Micro-Tel SG-811 PLL – phase lock achieved!

Thanks to a rainy late afternoon (and evening), some success with getting the SG-811 signal generator phase locked. For external frequency control, the SG-811 needs a coarse tune voltage, to adjust the frequency to within a few MHz of the target. This is done using a DAC8830(=MAX541) 16 bit DAC and OP284 opamp to scale the 0 to 2.5 V of the DAC to 0 to 10 V required for the coarse tune input of the SG-811.

The SG-811 is run at a level of +5 dBm, and a directional coupler is used to get a sample of this signal (about -5 dBm) into a ADF41020 single chip PLL. The remainder of the signal is fed into a EIP 454A microwave counter, which also provides a 10 MHz reference for the PLL.

First, it turned out that the SG-811 uses a different voltage range (-3 to 3 V) for the phase lock input, compared to the Micro-Tel 1295 (0 to 10 V). So the 8904A was used to determine the phase lock input sensitivity (deviation in MHz per Volt). Some existing AVR code (the whole setup is controlled by an ATMega32L) was modified to fit the SG-811 requirements. This code has some nice features, including a self-adjusting coarse tune voltage. This is of great help because the phase lock input of the SG-811 only allows for a few MHz frequency shift, and during warm-up the generator can easily drift out of the lock window, if the coarse tune value is left unadjusted. Obviously, the coarse tune voltage is changed in very small steps, 1 LSB at a time.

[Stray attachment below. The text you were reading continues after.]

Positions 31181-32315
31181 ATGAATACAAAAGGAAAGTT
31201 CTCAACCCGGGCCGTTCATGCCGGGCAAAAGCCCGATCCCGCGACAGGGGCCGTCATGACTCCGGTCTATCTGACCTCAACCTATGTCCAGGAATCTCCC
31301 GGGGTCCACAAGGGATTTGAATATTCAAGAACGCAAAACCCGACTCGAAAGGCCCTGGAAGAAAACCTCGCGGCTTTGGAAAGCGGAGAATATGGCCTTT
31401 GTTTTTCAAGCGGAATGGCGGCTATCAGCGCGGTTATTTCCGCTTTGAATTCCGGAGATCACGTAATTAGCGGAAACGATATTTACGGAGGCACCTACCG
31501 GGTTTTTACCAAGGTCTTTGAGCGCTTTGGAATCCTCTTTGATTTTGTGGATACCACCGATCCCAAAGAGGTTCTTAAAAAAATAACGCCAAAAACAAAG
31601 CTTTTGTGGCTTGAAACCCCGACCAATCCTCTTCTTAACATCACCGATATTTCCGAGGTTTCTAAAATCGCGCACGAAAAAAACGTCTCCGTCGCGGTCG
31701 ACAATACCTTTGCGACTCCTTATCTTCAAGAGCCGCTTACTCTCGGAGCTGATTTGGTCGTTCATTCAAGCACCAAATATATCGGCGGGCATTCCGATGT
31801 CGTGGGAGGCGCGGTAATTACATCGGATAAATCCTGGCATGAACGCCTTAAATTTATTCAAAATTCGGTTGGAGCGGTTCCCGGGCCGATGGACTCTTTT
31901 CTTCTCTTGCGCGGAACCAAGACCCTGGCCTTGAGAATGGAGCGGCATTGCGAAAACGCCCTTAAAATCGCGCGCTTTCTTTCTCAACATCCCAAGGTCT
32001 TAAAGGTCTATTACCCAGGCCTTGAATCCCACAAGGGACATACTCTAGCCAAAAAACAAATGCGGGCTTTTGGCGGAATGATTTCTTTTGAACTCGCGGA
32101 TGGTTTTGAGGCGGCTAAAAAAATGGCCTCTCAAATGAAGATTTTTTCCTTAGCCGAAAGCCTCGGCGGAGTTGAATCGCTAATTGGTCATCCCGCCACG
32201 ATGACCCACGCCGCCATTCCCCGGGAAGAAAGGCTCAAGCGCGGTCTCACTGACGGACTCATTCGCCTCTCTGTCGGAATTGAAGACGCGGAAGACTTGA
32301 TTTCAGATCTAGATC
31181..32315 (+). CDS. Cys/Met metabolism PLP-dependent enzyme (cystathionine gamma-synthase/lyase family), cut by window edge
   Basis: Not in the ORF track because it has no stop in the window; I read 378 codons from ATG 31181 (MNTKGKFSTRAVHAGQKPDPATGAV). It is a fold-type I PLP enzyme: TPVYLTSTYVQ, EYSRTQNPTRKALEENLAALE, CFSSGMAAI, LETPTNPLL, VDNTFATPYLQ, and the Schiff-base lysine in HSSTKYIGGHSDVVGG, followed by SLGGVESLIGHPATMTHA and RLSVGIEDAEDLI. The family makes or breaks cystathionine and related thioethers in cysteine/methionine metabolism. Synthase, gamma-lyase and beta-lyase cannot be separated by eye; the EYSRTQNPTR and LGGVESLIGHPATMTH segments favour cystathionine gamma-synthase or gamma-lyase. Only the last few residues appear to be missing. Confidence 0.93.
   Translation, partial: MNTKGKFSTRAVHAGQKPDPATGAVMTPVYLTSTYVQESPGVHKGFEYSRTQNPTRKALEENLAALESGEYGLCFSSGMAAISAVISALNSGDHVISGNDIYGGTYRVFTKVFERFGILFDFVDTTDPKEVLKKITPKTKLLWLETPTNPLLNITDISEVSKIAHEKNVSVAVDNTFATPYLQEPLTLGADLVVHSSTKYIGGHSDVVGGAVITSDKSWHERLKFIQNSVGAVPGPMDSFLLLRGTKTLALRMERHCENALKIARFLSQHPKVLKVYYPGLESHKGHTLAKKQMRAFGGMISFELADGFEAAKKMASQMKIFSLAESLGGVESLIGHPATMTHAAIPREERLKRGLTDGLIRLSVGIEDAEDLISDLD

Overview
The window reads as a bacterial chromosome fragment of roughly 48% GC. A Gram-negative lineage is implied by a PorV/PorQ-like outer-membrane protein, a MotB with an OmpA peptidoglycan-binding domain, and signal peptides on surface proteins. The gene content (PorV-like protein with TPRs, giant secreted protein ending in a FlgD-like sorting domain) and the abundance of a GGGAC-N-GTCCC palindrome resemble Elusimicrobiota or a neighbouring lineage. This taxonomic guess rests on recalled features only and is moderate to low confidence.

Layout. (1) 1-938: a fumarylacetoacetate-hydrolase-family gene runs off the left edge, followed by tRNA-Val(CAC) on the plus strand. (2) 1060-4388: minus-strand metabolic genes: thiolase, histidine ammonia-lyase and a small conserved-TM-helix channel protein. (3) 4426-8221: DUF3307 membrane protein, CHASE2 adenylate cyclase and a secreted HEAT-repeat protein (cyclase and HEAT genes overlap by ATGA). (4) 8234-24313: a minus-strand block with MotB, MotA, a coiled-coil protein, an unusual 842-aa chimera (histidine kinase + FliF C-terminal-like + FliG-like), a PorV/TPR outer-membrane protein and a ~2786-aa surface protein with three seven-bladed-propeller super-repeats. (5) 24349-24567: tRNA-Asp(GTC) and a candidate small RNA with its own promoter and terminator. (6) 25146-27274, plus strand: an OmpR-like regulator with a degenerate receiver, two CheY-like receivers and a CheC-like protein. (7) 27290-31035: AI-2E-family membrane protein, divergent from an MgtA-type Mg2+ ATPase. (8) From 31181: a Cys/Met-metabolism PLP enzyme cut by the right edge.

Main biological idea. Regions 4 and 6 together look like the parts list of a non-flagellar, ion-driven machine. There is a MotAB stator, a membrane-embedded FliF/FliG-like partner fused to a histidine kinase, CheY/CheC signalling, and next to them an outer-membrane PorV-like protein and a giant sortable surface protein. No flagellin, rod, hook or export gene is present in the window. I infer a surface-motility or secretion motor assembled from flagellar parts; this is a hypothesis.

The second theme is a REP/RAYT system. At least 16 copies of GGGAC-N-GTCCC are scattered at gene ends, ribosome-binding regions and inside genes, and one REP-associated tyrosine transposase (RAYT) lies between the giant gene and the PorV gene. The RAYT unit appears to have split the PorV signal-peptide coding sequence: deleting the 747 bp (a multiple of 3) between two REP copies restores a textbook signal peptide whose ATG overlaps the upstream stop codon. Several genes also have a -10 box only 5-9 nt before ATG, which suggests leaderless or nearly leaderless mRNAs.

Drop me a line if you are interested in more details.

The (temporary) test setup, set to an arbitrary value of 4.5500 GHz.

The control circuitry
Display shows (second line): Divider values of the PLL, DAC coarse tune value (0 to 65535), band, and phase control voltage (deviation from mid-point in mV, +-100 mV are perfectly fine, if +-50 mV are reached with drift correction activated, the DAC coarse tune will be automatically adjusted to get the phase control voltage back to less than +-10 mV).

Last but not least, also the shift register board, 3x LS164 (for remotely controlling the band switches) has been connected to the AVR micro, and all is functional.

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